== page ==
Standing on the inside corner, just a few feet away from the smoking lumps of steel being thrown around bends, it’s probably safe to say I risked my life and limbs for these photos. It’s pretty stupid and I’m old enough to know better, but adrenalin can do crazy things to even the most sensible person (which I’m not).
One car did in fact come off, the driver slamming on the brakes in front of me before his Fairlady Z came to a grinding halt. Seeing that my arms and legs were still intact, I stooped down and picked up his bumper from the curb and set it behind me as he reversed and stormed off.
Being an open course, we weren’t permitted to walk to different corners, so I apologise for so many photos taken from the same angle. Of course, I later found out my photographer friend had discovered a path through the forest that led to another vantage point… After an hour on the track, the flatbed came and picked us all up to return to the paddock area.
Back at Hardcore HQ, a chariot awaited my arrival.
Jun from Hardcore Tokyo had lined up a Crown Athlete for me to use as a tracking car to capture some action from. Normally the Toyota is used for shooting promo videos, hence why there’s a Recaro seat fixed in the boot. We removed the foot rest because I would be hanging outside the car with my camera inches away from the tarmac.
This ain’t my first rodeo, but I was not prepared for how wild this ride would be.
“When we get to the start line, you’ll hear three beeps of the horn and then we’ll go,” Jun explained to me. ‘No worries’, I thought. How wrong I was…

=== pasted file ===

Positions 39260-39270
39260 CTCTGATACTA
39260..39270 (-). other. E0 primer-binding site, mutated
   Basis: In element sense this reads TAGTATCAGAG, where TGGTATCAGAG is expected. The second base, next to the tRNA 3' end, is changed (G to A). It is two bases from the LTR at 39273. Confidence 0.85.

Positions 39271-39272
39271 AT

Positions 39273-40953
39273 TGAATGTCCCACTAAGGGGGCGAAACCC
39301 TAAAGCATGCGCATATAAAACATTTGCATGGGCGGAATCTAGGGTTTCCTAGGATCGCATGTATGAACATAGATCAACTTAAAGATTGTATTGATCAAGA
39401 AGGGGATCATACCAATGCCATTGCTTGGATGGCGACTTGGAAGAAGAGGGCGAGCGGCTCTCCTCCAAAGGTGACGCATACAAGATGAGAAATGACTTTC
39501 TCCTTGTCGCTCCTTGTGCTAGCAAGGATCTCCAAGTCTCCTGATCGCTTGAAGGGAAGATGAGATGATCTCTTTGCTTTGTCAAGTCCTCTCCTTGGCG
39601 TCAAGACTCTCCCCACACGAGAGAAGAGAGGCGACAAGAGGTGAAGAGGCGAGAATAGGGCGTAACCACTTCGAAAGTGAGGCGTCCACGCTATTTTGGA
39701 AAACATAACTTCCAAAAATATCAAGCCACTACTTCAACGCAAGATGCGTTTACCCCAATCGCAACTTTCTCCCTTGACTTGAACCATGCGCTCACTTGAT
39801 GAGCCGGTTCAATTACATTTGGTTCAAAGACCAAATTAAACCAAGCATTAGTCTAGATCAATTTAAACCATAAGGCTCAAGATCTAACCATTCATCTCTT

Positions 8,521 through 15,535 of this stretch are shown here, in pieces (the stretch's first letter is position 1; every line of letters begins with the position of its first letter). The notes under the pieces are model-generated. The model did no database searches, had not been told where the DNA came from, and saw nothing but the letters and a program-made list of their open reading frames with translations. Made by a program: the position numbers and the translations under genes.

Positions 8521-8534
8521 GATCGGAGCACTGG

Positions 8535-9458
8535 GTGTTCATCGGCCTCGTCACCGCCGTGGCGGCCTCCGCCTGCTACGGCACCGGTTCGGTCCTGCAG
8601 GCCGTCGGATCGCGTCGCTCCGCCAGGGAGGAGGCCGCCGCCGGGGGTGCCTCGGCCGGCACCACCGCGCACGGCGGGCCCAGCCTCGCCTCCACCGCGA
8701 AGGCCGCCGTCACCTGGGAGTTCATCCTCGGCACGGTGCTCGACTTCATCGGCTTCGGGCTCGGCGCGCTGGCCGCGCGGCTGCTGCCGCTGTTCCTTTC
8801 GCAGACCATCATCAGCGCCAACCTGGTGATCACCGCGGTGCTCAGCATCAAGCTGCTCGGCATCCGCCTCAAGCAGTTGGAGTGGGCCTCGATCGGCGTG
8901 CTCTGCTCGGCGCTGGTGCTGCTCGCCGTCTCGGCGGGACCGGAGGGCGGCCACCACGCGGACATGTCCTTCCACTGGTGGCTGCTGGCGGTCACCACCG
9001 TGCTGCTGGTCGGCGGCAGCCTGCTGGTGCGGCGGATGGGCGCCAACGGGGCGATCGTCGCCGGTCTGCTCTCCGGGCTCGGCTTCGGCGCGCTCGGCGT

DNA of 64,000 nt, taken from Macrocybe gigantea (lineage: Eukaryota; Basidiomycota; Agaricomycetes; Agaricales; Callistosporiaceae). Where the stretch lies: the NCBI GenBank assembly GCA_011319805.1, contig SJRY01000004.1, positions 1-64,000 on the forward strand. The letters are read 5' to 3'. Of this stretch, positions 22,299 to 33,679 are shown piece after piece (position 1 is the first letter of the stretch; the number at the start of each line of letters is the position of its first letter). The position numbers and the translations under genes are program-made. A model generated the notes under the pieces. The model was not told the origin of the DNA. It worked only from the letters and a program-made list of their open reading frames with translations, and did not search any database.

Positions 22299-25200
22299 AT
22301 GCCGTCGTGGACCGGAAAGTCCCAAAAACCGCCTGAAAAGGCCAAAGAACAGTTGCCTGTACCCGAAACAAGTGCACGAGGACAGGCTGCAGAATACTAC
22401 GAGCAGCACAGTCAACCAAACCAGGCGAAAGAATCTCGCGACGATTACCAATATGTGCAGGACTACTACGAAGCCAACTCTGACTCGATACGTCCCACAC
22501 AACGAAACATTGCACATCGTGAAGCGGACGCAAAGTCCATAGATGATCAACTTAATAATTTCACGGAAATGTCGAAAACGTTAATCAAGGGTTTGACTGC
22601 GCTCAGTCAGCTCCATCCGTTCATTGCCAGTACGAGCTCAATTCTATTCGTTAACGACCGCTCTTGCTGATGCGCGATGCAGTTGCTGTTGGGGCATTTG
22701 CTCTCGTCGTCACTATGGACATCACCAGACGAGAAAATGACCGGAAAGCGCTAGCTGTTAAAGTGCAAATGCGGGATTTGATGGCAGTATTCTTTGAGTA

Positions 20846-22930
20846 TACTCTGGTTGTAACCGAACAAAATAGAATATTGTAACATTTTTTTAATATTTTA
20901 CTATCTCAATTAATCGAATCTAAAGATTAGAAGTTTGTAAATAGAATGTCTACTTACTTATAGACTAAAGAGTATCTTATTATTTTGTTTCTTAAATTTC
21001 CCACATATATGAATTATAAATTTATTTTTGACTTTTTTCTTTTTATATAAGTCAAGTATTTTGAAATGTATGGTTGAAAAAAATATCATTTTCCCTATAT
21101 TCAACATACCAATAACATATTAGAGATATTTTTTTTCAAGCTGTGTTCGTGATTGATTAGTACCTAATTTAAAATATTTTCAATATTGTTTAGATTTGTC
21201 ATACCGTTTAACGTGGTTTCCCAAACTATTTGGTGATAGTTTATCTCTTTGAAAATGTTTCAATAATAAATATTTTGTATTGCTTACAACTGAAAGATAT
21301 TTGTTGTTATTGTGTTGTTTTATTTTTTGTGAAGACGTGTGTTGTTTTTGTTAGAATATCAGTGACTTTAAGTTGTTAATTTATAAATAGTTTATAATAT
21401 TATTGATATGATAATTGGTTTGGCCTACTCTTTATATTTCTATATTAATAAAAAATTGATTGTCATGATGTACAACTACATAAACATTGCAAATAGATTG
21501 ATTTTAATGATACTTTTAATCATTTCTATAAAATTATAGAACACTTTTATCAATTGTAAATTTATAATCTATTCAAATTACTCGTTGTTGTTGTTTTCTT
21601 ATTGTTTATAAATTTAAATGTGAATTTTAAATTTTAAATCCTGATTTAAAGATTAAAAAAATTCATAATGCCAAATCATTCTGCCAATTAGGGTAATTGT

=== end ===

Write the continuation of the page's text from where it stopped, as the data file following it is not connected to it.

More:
Tracking shots for road cars are usually taken while cruising around 30 or 40km/h and on relatively straight roads. There’s plenty of time to get comfortable, line up the shots and then reposition for the next angle. Not this time.
From the second the third horn sounded I felt I was strapped on to a rocket, not knowing where I was heading, when it would end, or if I would make it out alive.
I’m just glad this was the short course.
Facing backwards, with half my torso hanging outside of the Crown, the only thing keeping me from eating bitumen was my harness and my feet, the latter instinctively hooked around the Recaro bucket seats behind me. My D700 dug into my face as I tried to keep it steady (no tilting digital screen on this old girl), exhaust fumes scolded my hands and the noise was deafening.
It was relentless. Foot to the floor, full throttle through the corners, by far the most intense experience of my life. We went twice, with each run lasting just one minute. It was pure pain on every inch of my body, but after checking my blurry shots, I was ready for another run to try and get sharper images. You can check out a little in-car video here.
Unfortunately, in the words of Eminem, you only get one shot. And truth be told, this whole experience is worth more to me than how sharp the images are. I always walk away from these drift events feeling slightly confused, shaken, ruined and exhausted. And that is fantastic.